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Original Issue

Touchdown Jesus Wept

Maybe Notre Dame and Charlie Weis isn't a match made in heaven

Late in a game on a football Saturday, it is often strangely quiet in Notre Dame stadium this season—so quiet that you could hear a neighbor snap open his Chicago Tribune to read a story about the Fighting Irish headlined FUTILITY IS NO LONGER SHOCKING. What is shocking is that less than four years ago, Notre Dame's trustees received a letter signed by 412 alumni denouncing "the pronounced and persistent deterioration of the Notre Dame football program." Citing "unprecedented and humiliating defeats" under coach Tyrone Willingham, whose record had slipped from 10--3 in 2002, his debut season, to 5--7, the authors proclaimed, "Absent significant progress ... a coaching change will become necessary." They got their wish 10 months later when Willingham, after a 6--5 season, was fired and later replaced by a man who had never coached or played in college but was a Notre Dame grad with four Super Bowl rings.

Welcome to the Charlie Weis era or, if you prefer, error. At 1--9, the 2007 Irish have the worst record in the program's 119 years, and Weis, who led ND to BCS bowl appearances in his first two seasons, has eclipsed Willingham in "humiliating defeats." The Irish have 11 losses by at least two TDs in Weis's three seasons. (Willingham had eight in three years.) In the last two weeks Notre Dame lost to Navy (ending an NCAA-record 43-game winning streak) and Air Force, the first time since 1944 it has lost to two service academies. On Saturday, Notre Dame hosts 1--9 Duke to determine which BCS-affiliated team is the worst in the country.

At first most Notre Dame fans blamed the long departed Willingham, whose supposed shortcomings as a recruiter left Weis up a creek. That explanation became less plausible as the season progressed and Weis's handpicked freshmen and sophomores showed little improvement. Now some of the venom Willingham felt is being directed at Weis. As the school band played The 1812 Overture—the traditional postgame salute to Notre Dame's coach—following the Navy loss, boos rained from the crowd.

The situation is even worse than it at first seems. School officials not only fired Willingham with two years left on his contract, they also rewarded Weis, just seven games into his deal, with a 10-year extension worth more than $30 million. Claiming to be staving off NFL suitors, the school based the move largely on Weis's near upset of top-ranked USC in 2005. Asked about the difference last month before a far less imposing Trojans squad beat the Irish 38--0, Weis replied, "Like every program, there's been significant transition. The problem is the transition has been mainly to younger guys."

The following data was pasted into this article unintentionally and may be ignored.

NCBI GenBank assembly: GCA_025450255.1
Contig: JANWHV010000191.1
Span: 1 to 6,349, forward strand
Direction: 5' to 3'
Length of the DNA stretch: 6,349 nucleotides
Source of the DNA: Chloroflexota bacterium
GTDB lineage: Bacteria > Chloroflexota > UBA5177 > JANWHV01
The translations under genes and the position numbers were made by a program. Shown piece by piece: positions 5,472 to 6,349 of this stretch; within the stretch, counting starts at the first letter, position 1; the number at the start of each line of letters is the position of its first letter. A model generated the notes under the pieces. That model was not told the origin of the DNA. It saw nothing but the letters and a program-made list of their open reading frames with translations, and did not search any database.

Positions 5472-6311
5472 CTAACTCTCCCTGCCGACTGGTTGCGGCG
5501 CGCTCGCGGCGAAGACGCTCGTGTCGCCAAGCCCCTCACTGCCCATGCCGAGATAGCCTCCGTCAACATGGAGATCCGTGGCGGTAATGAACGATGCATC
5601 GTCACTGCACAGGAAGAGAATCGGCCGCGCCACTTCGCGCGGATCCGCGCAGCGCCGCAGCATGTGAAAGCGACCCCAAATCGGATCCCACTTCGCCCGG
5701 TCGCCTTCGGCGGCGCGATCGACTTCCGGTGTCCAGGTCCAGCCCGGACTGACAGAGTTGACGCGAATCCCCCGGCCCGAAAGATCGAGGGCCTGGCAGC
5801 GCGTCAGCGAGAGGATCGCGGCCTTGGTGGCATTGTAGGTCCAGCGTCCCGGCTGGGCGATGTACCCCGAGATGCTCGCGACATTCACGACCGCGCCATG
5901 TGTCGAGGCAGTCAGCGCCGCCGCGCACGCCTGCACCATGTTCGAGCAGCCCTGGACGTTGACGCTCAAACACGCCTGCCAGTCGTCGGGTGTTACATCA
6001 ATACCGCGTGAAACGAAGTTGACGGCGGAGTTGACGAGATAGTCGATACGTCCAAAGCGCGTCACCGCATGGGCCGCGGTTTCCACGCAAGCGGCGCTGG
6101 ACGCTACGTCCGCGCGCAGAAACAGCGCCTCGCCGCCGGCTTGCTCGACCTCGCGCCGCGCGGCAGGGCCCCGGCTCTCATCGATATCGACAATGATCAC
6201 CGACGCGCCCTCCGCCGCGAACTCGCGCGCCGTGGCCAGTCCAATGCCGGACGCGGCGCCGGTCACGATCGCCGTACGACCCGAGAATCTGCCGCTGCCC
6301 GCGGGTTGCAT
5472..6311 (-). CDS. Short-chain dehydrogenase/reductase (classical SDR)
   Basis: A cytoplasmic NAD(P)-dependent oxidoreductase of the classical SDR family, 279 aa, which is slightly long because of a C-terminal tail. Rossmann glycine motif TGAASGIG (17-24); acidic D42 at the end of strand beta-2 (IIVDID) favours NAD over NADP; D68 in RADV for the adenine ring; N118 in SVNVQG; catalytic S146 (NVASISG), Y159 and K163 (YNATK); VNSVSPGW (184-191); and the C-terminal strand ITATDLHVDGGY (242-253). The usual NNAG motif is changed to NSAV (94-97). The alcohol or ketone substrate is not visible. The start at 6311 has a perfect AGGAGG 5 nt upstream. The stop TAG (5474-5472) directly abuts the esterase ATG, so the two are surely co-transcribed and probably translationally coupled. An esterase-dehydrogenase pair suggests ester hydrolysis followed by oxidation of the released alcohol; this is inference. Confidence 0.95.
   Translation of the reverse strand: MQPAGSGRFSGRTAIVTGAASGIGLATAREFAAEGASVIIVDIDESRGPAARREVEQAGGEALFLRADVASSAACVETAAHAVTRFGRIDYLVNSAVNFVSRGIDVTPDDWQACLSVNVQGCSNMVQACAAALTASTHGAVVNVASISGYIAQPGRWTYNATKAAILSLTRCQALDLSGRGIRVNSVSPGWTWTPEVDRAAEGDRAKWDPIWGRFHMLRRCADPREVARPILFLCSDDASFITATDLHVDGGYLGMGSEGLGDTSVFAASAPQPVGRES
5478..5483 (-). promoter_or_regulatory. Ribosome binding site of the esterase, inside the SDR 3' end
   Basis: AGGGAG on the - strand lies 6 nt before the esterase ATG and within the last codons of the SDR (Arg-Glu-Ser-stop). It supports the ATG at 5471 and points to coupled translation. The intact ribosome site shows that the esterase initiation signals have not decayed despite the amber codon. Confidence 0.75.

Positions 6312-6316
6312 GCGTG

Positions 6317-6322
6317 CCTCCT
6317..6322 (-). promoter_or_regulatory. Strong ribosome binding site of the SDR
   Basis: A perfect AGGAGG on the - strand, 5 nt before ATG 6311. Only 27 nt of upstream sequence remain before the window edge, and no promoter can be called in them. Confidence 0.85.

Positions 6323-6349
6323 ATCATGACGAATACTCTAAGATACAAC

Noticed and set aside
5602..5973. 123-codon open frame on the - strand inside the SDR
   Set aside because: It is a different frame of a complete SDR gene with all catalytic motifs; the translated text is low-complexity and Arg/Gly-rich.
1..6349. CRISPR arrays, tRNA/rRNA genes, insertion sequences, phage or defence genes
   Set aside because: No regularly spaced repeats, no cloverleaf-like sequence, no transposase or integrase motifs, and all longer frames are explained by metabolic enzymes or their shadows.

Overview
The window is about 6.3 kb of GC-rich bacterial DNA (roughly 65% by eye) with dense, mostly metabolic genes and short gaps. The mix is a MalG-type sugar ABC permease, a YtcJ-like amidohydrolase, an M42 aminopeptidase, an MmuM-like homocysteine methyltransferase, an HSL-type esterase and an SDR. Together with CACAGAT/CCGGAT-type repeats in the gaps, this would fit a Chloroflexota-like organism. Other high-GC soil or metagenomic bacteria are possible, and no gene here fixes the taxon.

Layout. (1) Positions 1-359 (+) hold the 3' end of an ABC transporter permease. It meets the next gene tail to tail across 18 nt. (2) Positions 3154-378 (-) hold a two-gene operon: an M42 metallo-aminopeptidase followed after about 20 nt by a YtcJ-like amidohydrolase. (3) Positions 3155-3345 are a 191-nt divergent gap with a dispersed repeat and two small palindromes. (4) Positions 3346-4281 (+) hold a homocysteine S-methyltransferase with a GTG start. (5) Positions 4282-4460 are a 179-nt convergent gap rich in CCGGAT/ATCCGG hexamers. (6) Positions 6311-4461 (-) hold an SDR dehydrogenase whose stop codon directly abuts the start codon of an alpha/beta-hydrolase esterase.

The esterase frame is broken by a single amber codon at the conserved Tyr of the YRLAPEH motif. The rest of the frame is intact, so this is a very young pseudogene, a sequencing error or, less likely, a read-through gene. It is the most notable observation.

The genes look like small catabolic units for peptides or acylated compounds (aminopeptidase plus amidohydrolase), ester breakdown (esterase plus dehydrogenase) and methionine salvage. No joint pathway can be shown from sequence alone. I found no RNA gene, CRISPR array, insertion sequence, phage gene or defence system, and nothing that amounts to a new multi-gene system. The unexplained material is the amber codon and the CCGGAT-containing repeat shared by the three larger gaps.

The Irish may be young (they have 22 first- or second-year players on their two deep), but they're plenty talented. "Notre Dame has a lot of players who could have gone wherever they wanted," says SuperPrep recruiting analyst Allen Wallace. "Their talent doesn't justify this kind of performance."

Unlike those of defending national champion Florida (7--3), which has started 20 first- or second-year players, Notre Dame's top prospects have not lived up to their billing. Freshman QB Jimmy Clausen, playing behind an offensive line that's allowed an NCAA-high 49 sacks, has been ineffective. Sophomore James Aldridge,'s No. 3 running back in the class of 2006, is averaging just 3.9 yards per carry. The Irish are also mistake-prone. Twice in the first quarter against Air Force, Notre Dame's blockers failed to pick up a blindside blitz that Weis said he'd prepared them for. The second miscue resulted in a sack of Clausen on fourth down—and another chorus of boos for Weis.

For all his supposed mastery of X's and O's, Weis has not distinguished himself as a teacher. ("Something's not clicking," tight end John Carlson told the Chicago Sun-Times. "I don't know what it is.") Weis has also been slow to adapt; for example, he put his players through light preseason practices, a common tactic used to keep NFL players fresh. But when he noted their lack of physicality in a 38--0 loss to Michigan, Weis began running full-contact drills even during game weeks. "He has a lot to learn about the college game," said Wallace.

So far Weis's struggles have not affected his recruiting. Notre Dame has the nation's top class of committed players for 2008, a primary reason the Irish faithful remain mostly supportive of Weis. "This is like a marriage," said athletics director Kevin White. That much is indisputable. With around $25 million left on his contract, Weis and the Irish are partners in this chapter of their lives.

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